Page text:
-Tyler
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post #8 of 15 Old 03-22-2012, 10:56 PM
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Spanish is the best of the bunch to use for outside.

I would feel like I left something on the table if I only got 900 bucks for a couple custom built chairs.
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post #9 of 15 Old 03-22-2012, 11:31 PM
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I'm with warner, how are you making any money at that price? My chairs start at 1000.
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post #10 of 15 Old 03-26-2012, 01:43 PM Thread Starter
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i know it's not a ton of money, but they are outdoor chairs, and are by no means, fine furniture when being held together with screws and glue. I have templates that i made out of hardboard, for arms, legs, and supports. I can usually crank out an entire set in a weekend of working probably 16-20 hours. I usually charge 500 for an entire set made of pine, materials are about 150. I'm not going to charge a ton of money for something that won't last forever. If i was making fine dining room chairs, i'd be charging a lot more. I am also new to the buisness and am trying to gain clientele.

-Tyler
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post #11 of 15 Old 03-26-2012, 05:53 PM
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Don't use spanish cedar, it has issues with sap that can cause a real problem down the line, and by the way it's neither Spanish or cedar, it belongs to the Mahogany family.
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post #12 of 15 Old 03-26-2012, 07:19 PM
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Quote:
Originally Posted by tymann09 View Post
i know it's not a ton of money, but they are outdoor chairs, and are by no means, fine furniture when being held together with screws and glue. I have templates that i made out of hardboard, for arms, legs, and supports. I can usually crank out an entire set in a weekend of working probably 16-20 hours. I usually charge 500 for an entire set made of pine, materials are about 150. I'm not going to charge a ton of money for something that won't last forever. If i was making fine dining room chairs, i'd be charging a lot more. I am also new to the buisness and am trying to gain clientele.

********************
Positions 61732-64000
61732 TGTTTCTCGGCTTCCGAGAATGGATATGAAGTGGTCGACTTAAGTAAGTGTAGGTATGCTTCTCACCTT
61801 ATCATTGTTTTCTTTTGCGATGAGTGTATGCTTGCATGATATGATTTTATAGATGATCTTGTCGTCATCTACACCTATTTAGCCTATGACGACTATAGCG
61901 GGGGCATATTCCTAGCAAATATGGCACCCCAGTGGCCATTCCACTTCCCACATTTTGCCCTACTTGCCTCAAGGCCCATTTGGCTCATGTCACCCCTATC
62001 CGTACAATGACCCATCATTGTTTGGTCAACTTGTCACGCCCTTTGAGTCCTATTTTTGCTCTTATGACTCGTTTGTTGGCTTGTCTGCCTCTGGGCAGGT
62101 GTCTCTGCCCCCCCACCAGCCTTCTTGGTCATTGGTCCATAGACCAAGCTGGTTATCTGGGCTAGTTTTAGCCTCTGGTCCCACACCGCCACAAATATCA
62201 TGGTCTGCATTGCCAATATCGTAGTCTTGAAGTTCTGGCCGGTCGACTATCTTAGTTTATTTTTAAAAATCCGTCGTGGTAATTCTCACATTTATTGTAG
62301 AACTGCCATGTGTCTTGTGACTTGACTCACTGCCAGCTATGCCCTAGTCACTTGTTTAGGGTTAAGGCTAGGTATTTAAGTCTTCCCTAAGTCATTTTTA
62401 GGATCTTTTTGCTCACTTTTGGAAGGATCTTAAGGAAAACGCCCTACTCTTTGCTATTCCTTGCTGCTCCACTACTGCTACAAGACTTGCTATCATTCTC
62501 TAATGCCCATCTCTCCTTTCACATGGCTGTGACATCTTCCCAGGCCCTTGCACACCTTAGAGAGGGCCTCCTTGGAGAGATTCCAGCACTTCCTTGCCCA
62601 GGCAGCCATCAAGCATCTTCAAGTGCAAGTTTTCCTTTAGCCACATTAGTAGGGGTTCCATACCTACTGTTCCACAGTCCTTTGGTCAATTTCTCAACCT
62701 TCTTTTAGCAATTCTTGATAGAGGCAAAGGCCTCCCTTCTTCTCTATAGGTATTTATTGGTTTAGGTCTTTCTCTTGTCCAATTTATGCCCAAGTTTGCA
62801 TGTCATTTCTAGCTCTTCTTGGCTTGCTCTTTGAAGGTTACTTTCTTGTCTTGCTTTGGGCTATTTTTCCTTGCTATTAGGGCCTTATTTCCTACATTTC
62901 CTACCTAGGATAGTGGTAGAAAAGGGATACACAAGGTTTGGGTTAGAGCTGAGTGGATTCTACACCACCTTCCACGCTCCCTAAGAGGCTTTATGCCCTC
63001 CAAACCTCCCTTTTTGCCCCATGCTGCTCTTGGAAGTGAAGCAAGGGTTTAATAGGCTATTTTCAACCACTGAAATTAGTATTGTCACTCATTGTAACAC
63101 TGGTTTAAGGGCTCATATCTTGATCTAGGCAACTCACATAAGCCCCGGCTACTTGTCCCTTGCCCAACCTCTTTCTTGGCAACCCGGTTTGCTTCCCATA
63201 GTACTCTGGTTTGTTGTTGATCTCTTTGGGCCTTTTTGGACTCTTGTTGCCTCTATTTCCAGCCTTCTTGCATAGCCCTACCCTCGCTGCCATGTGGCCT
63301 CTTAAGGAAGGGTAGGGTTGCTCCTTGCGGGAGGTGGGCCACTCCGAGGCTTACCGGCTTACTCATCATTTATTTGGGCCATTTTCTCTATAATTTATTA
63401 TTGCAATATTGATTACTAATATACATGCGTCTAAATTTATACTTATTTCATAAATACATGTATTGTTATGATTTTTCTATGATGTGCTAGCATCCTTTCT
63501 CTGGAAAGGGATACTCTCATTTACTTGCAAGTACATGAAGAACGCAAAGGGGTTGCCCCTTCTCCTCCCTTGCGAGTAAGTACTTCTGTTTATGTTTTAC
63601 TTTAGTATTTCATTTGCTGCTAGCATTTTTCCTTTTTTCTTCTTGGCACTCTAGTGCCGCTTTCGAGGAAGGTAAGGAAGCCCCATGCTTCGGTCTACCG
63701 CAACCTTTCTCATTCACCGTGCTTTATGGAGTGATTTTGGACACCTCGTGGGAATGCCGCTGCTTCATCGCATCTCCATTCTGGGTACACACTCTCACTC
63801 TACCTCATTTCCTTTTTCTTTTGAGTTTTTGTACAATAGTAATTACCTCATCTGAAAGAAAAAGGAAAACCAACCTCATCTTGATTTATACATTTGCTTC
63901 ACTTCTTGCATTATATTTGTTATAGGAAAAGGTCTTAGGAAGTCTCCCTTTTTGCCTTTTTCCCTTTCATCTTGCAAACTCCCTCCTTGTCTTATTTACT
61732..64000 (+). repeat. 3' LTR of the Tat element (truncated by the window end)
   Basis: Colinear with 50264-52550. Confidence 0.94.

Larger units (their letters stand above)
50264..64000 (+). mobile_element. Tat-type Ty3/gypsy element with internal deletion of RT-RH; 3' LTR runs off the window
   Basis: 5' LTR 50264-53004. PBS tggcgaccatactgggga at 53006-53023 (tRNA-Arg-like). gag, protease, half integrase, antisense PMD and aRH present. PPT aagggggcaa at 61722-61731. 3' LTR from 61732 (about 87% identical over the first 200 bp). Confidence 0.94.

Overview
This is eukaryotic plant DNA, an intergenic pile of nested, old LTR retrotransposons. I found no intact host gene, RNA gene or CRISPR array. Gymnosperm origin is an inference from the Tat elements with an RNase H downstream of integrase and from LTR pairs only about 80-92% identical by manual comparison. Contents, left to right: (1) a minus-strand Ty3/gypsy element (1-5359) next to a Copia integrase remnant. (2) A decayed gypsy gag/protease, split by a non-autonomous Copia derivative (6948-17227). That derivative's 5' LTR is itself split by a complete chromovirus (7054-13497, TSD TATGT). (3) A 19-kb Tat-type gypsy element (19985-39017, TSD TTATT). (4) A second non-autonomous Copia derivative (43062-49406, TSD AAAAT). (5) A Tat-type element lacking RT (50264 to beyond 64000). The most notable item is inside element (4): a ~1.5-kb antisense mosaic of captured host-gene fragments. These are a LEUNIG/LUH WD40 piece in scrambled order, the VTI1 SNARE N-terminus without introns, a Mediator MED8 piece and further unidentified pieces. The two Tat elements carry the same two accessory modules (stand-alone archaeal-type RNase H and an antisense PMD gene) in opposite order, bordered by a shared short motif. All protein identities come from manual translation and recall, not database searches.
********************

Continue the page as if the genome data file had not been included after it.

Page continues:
So by my calculations you are only making $17-$21 an hour for your time. Way to little. You need to charge more. Value your time.

I just looked at your website. You do amazing work. I hope you are charging accordingly for your other furniture? If not you need to raise your prices.

Last edited by trctimberworks; 03-26-2012 at 07:22 PM.
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post #13 of 15 Old 03-26-2012, 09:55 PM Thread Starter
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So by my calculations you are only making $17-$21 an hour for your time. Way to little. You need to charge more. Value your time.

I just looked at your website. You do amazing work. I hope you are charging accordingly for your other furniture? If not you need to raise your prices.
My calculations also got me around that range. i figured for a 20 year old, it wasn't bad since I make $13 an hr in the summer full time as a carpenter. I've been told that I should charge more for my pieces, but I feel i shouldn't due to the fact I have yet to sell a single piece of furniture. I've sold a good number of bowls though. I believe in a piece like the coffee table, which is marked for $1500, I priced accordingly. About $150 for materials and around 40 hrs of labor. It gets me in the neighborhood of $30 an hour. However, the bookcase i made, is a different story. the cost was about $700 in materials, 8/4" walnut is expensive. this was the first real piece of furniture i'd ever done so it took alot longer as i was learning alot. It probably took around 70 hours, if not longer. That gets me about $18/hr. I know my prices are all over the place, but I've yet to sell a piece so, guess I'm just trying things out.